Correcting a false impression at Jihad Watch; and the meaning of racialism
On February 11 a commenter named “Courage” wrote at Jihad Watch:
By the way, racialist Lawrence Auster is also a big fan of JW’s Roland Shirk. You know the same Roland Shirk who wrote on January 28 here calling for shooting Egyptian protesters, seeking a Tienanmen Square type massacre, and calling for Suharto style genocide.
That’s a bit slick. The commenter makes it sound as though I endorsed Shirk’s purported call for a “Tienanmen Square type massacre” and a “Suharto style genocide” of the Egyptian protesters. In fact, I find a total of two VFR entries (here and here) that quote and praise Shirk’s writings at JW, and they both have to do, not with Egypt, but with Shirk’s support for stopping Muslim immigration into the West. Also, as far as I can remember, I have never positively advocated the use of force against the Egyptian protesters. What I have said, echoing Israeli author Barry Rubin, who I don’t think is known as a racialist, is that Obama, by telling the Egyptians that they must yield to the protesters and must not use force against them, demoralized the Egyptian regime just as Carter demoralized the Shah’s regime in 1978-79.
As for the commenter’s description of me as a racialist, it is of course correct. I am a racialist, a position I have consistently defined over the years as follows:
1. I believe that race and racial differences matter in specific ways that are socially important. For example, the racial composition of a society fundamentally affects the character, culture, and destiny of that society. A country consisting of, say, Mestizos will be fundamentally different culturally, politically, and economically from a country consisting of white Europeans.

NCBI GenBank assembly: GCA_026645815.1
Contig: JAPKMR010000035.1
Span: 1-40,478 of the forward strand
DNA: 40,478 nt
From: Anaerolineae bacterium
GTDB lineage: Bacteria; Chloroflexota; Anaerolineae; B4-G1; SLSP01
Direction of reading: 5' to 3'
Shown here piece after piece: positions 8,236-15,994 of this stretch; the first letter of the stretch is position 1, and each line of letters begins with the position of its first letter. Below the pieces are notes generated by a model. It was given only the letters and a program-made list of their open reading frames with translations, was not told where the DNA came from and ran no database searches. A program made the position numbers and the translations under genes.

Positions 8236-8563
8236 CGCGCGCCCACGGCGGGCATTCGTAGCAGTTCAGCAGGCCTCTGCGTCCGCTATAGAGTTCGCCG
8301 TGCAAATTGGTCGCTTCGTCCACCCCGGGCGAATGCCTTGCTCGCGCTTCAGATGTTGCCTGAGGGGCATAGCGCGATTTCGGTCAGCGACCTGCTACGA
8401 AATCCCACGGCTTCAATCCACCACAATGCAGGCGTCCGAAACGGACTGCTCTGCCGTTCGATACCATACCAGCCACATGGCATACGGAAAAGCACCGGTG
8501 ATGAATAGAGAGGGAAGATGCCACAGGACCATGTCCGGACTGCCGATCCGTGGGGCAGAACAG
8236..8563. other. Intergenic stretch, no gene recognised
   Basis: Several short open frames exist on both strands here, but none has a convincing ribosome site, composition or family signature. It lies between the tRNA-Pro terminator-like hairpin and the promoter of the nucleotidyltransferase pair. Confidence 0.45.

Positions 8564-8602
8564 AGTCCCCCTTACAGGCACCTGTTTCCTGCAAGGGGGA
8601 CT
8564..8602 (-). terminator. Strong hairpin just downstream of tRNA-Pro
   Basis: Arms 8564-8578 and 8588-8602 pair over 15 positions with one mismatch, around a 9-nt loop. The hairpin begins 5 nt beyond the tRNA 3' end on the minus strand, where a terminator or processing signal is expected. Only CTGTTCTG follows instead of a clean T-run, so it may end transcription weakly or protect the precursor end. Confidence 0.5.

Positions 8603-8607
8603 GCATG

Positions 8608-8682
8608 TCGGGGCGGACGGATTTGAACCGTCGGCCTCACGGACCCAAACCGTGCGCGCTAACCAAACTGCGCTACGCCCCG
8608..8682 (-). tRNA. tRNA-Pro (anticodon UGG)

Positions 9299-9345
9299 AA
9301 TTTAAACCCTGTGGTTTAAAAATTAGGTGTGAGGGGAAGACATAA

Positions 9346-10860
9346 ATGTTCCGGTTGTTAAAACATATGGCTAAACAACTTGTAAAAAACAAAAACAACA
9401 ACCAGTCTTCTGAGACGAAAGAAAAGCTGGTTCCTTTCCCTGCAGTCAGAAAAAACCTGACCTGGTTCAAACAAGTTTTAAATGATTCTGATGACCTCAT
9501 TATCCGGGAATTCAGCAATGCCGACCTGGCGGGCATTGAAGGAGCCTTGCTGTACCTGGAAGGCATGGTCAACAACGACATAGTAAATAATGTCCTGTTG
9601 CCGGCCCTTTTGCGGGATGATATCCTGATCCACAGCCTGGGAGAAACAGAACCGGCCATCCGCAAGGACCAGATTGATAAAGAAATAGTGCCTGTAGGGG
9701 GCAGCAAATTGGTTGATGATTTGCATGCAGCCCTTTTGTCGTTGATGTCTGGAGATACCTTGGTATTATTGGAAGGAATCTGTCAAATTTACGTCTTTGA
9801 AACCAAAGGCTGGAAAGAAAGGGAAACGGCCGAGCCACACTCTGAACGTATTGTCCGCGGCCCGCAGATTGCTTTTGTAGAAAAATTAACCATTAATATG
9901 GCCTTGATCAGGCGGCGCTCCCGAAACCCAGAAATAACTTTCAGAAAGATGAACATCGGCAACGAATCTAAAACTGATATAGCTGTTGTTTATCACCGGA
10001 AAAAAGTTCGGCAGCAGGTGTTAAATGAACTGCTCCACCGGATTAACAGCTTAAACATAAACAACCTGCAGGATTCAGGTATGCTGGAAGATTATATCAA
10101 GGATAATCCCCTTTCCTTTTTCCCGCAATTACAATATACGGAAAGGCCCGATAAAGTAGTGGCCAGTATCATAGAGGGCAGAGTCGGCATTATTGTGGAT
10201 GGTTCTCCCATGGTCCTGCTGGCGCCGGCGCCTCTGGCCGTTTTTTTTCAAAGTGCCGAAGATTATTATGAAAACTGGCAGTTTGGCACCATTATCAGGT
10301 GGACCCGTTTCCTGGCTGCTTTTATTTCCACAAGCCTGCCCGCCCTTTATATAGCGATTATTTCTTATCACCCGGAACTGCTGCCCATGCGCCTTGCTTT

2. I care about the white race and its survival. Which means that I oppose current immigration policies and anti-white ideologies that are steadily turning the white peoples into powerless and despised minorities in their historic nations. I’ve been trying to get Richard Gere, who believes that the Tibetan people should preserve their control of their historic nation and culture, to sign on a similar defense of the white Western peoples, so far without success.
If you are inclined to agree with the preceding paragraph, but are afraid to say so because you fear being condemned and rejected for it, here is a simple truth that might help free you from that fear. The people who would condemn the preceding paragraph believe that it is morally good to support our current immigration policies which are steadily turning whites into minorities in their historic countries, but they believe that it is racist, i.e., morally wicked, to oppose such policies. Such people should asked: “On what basis is it moral for you to support the transformation of America into a nonwhite country, while it is immoral for me to want America to remain a white majority country? Why is it that pro-nonwhiteness is good, but pro-whiteness is bad?”
Laura Wood writes:
You suggest asking, “Why is it that pro-nonwhiteness is good, but pro-whiteness is bad?”
Posted by Lawrence Auster at February 16, 2011 02:17 PM | Send